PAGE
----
Tracy_Struckrath

2016 Changemaker: Tracy Stuckrath, CSEP, CMM, CHC

For promoting awareness of food allergies and other dietary restrictions among meeting and event professionals

Tracy Stuckrath, CSEP, CMM, CHC, Thrive! Meetings

Tracy Stuckrath, CSEP, CMM, CHC
President & Chief Connecting Officer
Thrive! Meetings & Events

Making Change
In May 2003, I was diagnosed with an allergy to yeast. Removing it from my diet completely cleared up the medical issues that I was having, but as an in-house corporate planner with a heavy travel schedule, maintaining the yeast-free diet on the road was a huge challenge. (The list of foods that include yeast goes way beyond bread and beer.) In 2008, I took a course from the Institute for Integrative Nutrition in New York to learn how to be healthier. It was during that course, as I sat in Lincoln Center listening to the speaker, that I had the a-ha moment. I would start a meeting planning business that also worked to educate the industry on the needs of attendees with dietary restrictions.
I’m celebrating the six-year anniversary of Thrive! Meetings & Events this spring. I started with four speaking engagements in 2011, booked 17 in 2012, 19 in 2013, and about 30 a year since then, helping industry professionals understand dietary needs, create safe and healthy menus, and more.

Best Business Advice
Be empathetic. One of my first speaking engagements included two days of speaker training, and the verdict from the trainers was that my delivery was “passionate but defensive”—I was too focused on getting my point across and not well connected to the learner’s point of view. That was a real eye-opener. To communicate effectively I had to put myself in attendees’ shoes (I know you’re busy!) and frame the message in a way they can relate to (there can be legal consequences for a company that doesn’t consider attendees’ dietary restrictions).

Think Differently
I hope to get meeting managers and F&B professionals to look at dietary restrictions as an opportunity to create something fresh and new, not just as another planning obligation or obstacle. Chefs like to be creative. Work with them. What if you had to create a meeting without chairs? It would be a chance to get creative, an opportunity for change. It can work the same way with food.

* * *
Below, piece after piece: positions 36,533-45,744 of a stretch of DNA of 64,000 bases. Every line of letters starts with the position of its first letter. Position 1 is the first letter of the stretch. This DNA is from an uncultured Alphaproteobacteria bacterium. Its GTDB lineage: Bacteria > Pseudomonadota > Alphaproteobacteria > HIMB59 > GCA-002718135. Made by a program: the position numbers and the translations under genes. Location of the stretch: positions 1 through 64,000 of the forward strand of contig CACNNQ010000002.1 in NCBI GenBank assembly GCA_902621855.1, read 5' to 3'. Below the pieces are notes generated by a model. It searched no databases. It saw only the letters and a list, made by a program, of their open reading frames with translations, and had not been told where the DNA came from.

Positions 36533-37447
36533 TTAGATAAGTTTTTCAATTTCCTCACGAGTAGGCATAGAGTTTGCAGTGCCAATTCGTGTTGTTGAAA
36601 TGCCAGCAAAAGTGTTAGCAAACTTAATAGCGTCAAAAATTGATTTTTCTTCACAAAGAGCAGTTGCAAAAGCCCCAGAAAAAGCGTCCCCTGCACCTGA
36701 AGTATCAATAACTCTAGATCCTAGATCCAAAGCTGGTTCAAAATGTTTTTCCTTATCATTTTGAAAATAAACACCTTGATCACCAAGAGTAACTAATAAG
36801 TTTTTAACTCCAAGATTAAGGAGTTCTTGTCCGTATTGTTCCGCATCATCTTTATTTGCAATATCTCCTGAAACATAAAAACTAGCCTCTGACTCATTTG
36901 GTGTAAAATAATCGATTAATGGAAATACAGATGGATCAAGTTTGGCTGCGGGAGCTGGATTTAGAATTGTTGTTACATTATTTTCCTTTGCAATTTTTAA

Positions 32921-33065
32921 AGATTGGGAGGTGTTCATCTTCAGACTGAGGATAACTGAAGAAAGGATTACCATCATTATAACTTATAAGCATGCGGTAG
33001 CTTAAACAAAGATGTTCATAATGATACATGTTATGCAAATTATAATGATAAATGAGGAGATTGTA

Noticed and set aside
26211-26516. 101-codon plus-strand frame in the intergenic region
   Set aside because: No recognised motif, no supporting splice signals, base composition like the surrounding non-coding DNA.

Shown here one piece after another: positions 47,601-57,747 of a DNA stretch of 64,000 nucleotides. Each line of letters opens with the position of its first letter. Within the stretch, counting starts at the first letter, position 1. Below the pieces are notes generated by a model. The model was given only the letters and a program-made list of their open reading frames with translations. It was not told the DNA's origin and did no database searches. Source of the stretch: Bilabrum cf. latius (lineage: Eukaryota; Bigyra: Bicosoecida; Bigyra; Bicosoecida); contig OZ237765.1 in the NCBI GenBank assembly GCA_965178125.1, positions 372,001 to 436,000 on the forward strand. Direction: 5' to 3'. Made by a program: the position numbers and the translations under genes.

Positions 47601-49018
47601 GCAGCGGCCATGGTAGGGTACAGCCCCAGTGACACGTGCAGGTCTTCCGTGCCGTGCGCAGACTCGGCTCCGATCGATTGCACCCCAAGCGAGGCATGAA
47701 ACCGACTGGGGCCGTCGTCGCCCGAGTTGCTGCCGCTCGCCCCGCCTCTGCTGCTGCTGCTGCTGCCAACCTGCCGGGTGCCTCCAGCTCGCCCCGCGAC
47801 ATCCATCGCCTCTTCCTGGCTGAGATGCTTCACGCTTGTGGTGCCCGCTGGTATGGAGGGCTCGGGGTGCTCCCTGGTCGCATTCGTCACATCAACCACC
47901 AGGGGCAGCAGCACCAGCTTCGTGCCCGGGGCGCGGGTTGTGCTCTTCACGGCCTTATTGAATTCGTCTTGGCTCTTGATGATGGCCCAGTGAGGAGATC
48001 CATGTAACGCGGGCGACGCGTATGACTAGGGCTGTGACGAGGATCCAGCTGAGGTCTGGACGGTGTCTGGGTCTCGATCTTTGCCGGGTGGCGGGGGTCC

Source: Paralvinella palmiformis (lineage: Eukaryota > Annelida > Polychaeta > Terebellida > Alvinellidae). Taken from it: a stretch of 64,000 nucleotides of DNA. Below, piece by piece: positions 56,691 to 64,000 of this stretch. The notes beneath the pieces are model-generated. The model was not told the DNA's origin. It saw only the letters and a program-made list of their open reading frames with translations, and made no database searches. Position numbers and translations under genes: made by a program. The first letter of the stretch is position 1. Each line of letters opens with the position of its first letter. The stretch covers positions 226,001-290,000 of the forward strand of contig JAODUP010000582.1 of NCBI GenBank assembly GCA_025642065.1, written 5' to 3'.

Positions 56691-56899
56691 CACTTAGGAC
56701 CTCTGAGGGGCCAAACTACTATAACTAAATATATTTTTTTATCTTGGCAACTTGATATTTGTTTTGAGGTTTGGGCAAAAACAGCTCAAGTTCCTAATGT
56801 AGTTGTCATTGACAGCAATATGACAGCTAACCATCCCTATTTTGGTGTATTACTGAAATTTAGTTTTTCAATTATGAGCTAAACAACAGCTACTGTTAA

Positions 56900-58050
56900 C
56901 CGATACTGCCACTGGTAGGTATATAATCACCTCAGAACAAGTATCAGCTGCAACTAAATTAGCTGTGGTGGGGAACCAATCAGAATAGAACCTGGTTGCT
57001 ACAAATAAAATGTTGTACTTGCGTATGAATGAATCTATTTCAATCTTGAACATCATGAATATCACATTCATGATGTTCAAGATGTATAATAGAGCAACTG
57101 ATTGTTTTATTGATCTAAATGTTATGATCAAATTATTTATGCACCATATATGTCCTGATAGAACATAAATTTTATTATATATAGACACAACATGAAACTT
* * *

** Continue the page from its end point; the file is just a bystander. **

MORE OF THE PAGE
What’s Next?
I want to take my training beyond professional meeting managers to the world of human resources and administrative assistants. I did one program recently for an association of administrative professionals and got more downloads on my resource page than for any other event. There’s a real need for information there.

I also hope to get more involved in advocating for the Food Labeling Modernization Act of 2015, an important piece of legislation introduced by Sen. Richard Blumenthal (D.-Conn.) that would requiring allergen labeling of non-packaged food items (for example on restaurant menus) and add sesame to the list of allergens that must be labeled.

Sharing Expertise
Another dream I have is to bring the mentality of the slow food movement to the meetings industry. I am a member of Slow Food USA, which advocates for food that is healthy, seasonal, local, and sustainable. I applied and was accepted as a delegate to the group’s September 2016 meeting, Terra Madre, which is held every other year in Turin, Italy. I hope to bring back lots of information on how to tie meetings into the slow food mindset.

Got a Spare Hour?
If I have some time, I like to get in a five-mile walk. You might also find me mowing my lawn, catching up on “House of Cards,” or spending time with my nieces and nephew.

Previous: Changemaker Janet Sperstad, CMP

Next: Changemaker Caryn Taylor Lucia

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